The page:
The recently agreed upon so-called phase one trade deal reached between the U.S. and China, if for nothing else, shows that the two sides can actually forge an agreement amid the 16-month plus heated trade war that has caused a global economic slowdown as well as the worst relations between the two powers since the 1950s. Per the deal, Washington reduced some tariffs and Beijing canceled retaliatory duties that were previously scheduled to take effect on December 15.
Several U.S. sectors will benefit from the agreement, but U.S. oil and gas exports to China will not – oil imports from the U.S. will still face a 5% tariff, while U.S. imports of liquefied natural gas (LNG) will still face a massive 25% tariff.
China, the world’s largest crude oil importer, lowered U.S. crude shipments from a record high hit last year. Chinese customs data showed imports from the U.S. in the first 10 months in 2019 were halved year-on-year to 146,275 barrels per day (bpd).
LNG imports in the first 10 months of 2019 shrank a whopping 87.2% on the year to 258,955 tons, according to Chinese customs. And, it’s the ongoing tariff on LNG that is the most problematic for the American energy sector.
Unlike oil, the so-called second wave of U.S. LNG development needs Chinese funds. Numerous new projects and project proposals need to sign long term-offtake (supply) agreements with Chinese firms. China is the world’s second largest LNG importer after Japan and within a few years will become the world’s top LNG importer as the government mandates increased gas usage in the country to offset rampant air pollution levels caused by coal usage.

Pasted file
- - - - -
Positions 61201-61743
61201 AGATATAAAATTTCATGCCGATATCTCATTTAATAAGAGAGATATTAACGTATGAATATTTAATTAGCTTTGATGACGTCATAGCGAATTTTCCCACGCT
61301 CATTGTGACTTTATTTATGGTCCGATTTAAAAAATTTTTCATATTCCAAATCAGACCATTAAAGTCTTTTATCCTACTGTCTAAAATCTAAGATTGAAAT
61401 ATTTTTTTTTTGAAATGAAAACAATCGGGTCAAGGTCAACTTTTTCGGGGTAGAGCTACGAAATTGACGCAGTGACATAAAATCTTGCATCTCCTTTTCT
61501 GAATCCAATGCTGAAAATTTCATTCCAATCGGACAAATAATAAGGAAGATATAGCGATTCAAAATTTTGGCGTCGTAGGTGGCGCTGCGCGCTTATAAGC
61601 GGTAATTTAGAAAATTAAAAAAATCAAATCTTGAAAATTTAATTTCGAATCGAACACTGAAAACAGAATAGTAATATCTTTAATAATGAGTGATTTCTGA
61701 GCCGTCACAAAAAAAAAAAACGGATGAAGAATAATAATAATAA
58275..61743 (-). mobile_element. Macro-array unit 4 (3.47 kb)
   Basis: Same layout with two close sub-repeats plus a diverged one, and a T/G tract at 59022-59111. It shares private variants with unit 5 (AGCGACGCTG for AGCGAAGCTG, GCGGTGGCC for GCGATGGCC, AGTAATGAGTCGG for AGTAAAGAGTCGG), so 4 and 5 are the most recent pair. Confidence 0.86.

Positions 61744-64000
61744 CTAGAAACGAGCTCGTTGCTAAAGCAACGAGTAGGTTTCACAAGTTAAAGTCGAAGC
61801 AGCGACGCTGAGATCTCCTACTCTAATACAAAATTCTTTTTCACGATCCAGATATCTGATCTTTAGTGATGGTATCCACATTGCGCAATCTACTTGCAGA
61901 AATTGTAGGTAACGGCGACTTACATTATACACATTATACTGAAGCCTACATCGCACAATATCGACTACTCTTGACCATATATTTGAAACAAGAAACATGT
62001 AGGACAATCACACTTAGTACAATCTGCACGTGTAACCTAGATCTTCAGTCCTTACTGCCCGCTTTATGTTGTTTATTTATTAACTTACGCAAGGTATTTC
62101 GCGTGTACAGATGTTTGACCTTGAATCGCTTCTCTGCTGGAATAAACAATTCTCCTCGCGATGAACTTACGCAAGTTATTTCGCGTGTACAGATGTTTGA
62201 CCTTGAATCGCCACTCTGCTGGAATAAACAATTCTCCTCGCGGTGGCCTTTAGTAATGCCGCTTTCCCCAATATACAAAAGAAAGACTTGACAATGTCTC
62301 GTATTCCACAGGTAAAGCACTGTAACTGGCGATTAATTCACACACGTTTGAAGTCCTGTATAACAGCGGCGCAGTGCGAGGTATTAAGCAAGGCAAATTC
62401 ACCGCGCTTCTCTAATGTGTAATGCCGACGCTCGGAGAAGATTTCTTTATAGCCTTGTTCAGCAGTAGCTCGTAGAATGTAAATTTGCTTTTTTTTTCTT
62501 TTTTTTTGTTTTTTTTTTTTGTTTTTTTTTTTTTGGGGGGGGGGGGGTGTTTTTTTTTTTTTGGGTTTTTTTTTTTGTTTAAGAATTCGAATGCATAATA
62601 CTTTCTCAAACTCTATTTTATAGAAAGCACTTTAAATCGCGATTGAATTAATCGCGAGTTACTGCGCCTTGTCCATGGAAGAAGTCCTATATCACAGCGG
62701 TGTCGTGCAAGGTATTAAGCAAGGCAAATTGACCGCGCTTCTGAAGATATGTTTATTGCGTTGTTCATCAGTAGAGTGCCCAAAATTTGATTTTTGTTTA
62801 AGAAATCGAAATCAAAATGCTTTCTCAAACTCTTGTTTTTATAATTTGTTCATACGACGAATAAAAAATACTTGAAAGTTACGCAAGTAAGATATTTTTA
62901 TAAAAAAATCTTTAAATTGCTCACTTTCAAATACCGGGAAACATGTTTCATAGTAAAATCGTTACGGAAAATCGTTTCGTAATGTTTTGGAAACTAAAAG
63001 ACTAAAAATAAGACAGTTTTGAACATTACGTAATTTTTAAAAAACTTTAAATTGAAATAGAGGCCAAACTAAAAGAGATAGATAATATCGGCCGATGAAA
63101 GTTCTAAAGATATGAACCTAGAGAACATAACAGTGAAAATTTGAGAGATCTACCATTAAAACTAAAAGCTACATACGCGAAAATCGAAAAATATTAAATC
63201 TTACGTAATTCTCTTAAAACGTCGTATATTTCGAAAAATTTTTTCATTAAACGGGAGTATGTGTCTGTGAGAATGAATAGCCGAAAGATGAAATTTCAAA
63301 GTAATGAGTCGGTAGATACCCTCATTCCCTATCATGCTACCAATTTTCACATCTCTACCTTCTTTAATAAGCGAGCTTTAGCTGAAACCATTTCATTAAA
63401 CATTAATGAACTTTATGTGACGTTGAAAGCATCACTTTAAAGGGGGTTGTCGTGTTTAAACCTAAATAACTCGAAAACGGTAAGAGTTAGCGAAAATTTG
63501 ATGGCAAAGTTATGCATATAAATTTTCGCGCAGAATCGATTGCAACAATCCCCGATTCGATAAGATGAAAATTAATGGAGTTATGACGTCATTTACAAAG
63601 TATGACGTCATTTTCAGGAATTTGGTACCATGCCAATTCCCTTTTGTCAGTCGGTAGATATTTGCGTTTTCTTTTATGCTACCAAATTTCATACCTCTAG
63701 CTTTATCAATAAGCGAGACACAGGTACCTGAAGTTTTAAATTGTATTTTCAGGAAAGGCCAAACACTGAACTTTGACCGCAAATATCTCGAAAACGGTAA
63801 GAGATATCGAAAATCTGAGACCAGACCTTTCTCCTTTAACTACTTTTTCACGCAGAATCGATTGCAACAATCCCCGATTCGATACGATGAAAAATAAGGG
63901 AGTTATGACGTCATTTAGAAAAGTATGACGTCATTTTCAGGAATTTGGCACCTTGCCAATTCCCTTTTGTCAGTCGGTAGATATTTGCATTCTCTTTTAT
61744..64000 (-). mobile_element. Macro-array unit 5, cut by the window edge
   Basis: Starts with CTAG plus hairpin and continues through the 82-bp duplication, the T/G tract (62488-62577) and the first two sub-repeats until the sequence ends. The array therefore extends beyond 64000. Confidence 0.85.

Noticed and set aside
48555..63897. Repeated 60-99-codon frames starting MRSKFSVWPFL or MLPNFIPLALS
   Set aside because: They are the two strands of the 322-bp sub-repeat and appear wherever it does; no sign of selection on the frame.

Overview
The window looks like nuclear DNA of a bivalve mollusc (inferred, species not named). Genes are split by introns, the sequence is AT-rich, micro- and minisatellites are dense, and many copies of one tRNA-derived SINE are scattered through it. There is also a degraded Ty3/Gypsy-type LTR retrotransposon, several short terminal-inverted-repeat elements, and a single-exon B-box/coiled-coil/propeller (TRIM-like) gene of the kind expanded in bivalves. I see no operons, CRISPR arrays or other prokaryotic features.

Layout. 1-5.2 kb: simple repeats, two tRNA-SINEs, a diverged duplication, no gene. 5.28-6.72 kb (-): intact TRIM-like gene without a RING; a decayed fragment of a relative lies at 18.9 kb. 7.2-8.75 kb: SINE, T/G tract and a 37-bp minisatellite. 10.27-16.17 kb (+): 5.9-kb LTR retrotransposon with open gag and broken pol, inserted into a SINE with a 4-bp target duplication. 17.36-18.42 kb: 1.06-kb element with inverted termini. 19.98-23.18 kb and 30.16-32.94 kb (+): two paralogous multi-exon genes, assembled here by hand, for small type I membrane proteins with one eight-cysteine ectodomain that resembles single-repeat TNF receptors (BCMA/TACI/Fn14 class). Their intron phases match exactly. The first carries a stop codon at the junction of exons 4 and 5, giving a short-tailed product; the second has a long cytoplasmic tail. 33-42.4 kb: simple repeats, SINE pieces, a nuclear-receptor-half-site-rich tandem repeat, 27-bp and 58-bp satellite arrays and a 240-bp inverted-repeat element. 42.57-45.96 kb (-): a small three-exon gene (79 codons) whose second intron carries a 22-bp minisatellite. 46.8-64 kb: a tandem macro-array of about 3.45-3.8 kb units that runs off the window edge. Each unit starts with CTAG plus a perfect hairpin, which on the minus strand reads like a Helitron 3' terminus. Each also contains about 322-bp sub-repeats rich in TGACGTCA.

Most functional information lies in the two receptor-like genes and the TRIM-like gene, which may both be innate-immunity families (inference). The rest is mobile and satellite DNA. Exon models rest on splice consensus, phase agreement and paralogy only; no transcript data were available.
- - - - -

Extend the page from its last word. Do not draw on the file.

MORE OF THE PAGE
Moreover, if several new U.S. proposals can’t ink these agreements needed to reach the all-important final investment decision, many will fall by the way side.
The long-term impact of this is severe. Without many of these projects coming to fruition, the U.S. will cede considerable market share in the LNG sector by the mid part of the next decade to Qatar, who will ramp up its capacity from a current 77 million tons per annum (mtpa) to a record breaking 126 mtpa, as well as Russia, who has made LNG development a national priority, East Africa and others.
The loss of American jobs, capital and revenue will be felt across not only the U.S. energy sector but the totality of the American economy.
This is why China slapped first a 10%, then a 25% tariff on U.S. LNG imports. Beijing knows full well how to hit and hit hard at the soft side of the U.S. energy juggernaut.
Perhaps a phase two deal will include a reduction of LNG tariffs, yet to remove the risk going forward a total elimination of LNG tariffs will be needed – and that may be a very long time in the making.
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